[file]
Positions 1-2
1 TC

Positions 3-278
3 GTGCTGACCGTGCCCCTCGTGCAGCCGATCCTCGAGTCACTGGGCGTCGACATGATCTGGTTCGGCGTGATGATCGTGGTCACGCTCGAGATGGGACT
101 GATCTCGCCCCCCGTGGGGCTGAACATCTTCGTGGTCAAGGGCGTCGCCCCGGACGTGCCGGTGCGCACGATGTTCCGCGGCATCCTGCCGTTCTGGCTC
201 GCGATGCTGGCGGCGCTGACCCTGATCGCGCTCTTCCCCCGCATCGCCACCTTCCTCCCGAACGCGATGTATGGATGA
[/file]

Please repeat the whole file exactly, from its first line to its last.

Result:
Positions 1-2
1 TC

Positions 3-278
3 GTGCTGACCGTGCCCCTCGTGCAGCCGATCCTCGAGTCACTGGGCGTCGACATGATCTGGTTCGGCGTGATGATCGTGGTCACGCTCGAGATGGGACT
101 GATCTCGCCCCCCGTGGGGCTGAACATCTTCGTGGTCAAGGGCGTCGCCCCGGACGTGCCGGTGCGCACGATGTTCCGCGGCATCCTGCCGTTCTGGCTC
201 GCGATGCTGGCGGCGCTGACCCTGATCGCGCTCTTCCCCCGCATCGCCACCTTCCTCCCGAACGCGATGTATGGATGA